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Ofqual chief suggests traffic light rating system for differential lost learning



Teacher ratings of students’ lost learning could be issued alongside grades next year to help level up the playing field for those who have been worst-hit by the pandemic, Ofqual’s chief has told ministers.

Speaking to the education select committee today, Ofqual’s interim chief regulator Dame Glenys Stacey said the rating system could be a traffic light red-green-amber rating system – but should not be “imported” into a pupil’s grade, nor sit on their qualification certificate.

While the government has revealed measures to make exams more fair next year, including awarding more generous grades, they are still looking at ways to level up the playing field for pupils in hard-hit Covid areas who have missed more school this year. An expert group has been set up to look into a solution.

Stacey said today one solution, which Ofqual has suggested to ministers, is for teachers in individual subjects to “make some evaluation of that. It would need to be kept straight forward in order to be doable… [you] might be able to rate that in some way, RAG [red-amber-green] rate it or something”.

RAG ratings are used widely to summarise indicator values, where green usually means ‘favourable’, red ‘unfavourable’ and amber means ‘neutral’.

She said that could “sit alongside a qualification grade: the qualification grade could tell the user what knowledge and understanding on the subject that student had so that grade serves its purpose. Alongside it there could be another measure of differential lost learning.”

She said this should not appear on the grading certificate, though, because some students “wouldn’t want their certificate to reflect that.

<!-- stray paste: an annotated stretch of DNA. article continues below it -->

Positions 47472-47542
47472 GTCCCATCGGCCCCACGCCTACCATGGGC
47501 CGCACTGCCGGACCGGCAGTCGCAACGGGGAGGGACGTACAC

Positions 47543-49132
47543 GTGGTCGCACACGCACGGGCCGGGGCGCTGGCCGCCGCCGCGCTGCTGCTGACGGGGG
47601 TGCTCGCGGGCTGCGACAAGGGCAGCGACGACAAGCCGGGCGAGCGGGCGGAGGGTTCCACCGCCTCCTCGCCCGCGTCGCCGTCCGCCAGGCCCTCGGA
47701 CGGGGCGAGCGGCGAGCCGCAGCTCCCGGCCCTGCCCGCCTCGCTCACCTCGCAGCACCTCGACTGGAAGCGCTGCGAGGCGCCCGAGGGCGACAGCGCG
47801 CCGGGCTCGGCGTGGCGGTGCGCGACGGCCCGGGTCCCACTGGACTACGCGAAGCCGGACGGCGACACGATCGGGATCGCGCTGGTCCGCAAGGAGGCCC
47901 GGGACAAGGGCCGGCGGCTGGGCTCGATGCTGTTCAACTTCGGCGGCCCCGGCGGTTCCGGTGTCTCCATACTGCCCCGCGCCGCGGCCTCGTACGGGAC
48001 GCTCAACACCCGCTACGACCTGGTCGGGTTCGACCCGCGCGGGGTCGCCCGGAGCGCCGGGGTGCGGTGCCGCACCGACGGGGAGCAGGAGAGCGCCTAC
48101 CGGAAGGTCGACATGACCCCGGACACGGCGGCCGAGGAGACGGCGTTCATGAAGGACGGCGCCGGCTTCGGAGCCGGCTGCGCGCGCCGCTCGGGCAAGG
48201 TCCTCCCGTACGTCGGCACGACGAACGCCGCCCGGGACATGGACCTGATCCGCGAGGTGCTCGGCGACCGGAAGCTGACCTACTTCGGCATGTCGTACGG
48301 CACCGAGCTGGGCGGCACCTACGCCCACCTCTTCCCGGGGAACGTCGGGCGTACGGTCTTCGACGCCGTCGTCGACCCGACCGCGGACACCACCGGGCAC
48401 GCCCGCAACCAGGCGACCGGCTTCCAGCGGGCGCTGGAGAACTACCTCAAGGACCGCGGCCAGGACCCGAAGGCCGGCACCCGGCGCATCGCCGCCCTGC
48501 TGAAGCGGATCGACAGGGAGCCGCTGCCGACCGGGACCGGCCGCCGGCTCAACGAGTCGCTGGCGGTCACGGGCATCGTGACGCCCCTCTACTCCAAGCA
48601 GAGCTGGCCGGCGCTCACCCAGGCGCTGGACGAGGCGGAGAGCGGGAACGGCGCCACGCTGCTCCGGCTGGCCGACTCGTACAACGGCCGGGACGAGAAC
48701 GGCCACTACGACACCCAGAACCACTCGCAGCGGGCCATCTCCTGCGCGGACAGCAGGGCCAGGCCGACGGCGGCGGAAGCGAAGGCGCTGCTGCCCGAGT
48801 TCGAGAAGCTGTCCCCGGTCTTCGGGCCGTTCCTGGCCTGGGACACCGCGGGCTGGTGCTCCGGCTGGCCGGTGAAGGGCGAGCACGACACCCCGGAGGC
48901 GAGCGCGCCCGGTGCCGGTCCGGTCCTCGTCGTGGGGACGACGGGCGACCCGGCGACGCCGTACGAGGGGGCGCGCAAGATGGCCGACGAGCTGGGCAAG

“And also there’s a debate to be had about whether that’s simply days lost to school as there will be students who’ve had few days lost, but will have lost a mother to Covid or looking after siblings because their mother is a key worker on shift.,” Stacey added. “There’s a question over whether more qualitative information could be played in some way.”

But she said it was not “appropriate at all to try and compensate for that in the grading results… If we try to import that into the grading it would distort and confuse what the grade is about” because users wouldn’t be able to “know what the student didn’t know”.

“We’re trying to protect the purpose of the qualification and the grade, but also absolutely recognise that more needs to be done to reflect the lost learning of this generation.”

She added this was a “big job” for the expert group set to find a solution, as well as higher and further education providers in “recognising the unique experience that each student is having here, but we do need to protect what an examination and qualification is about”.



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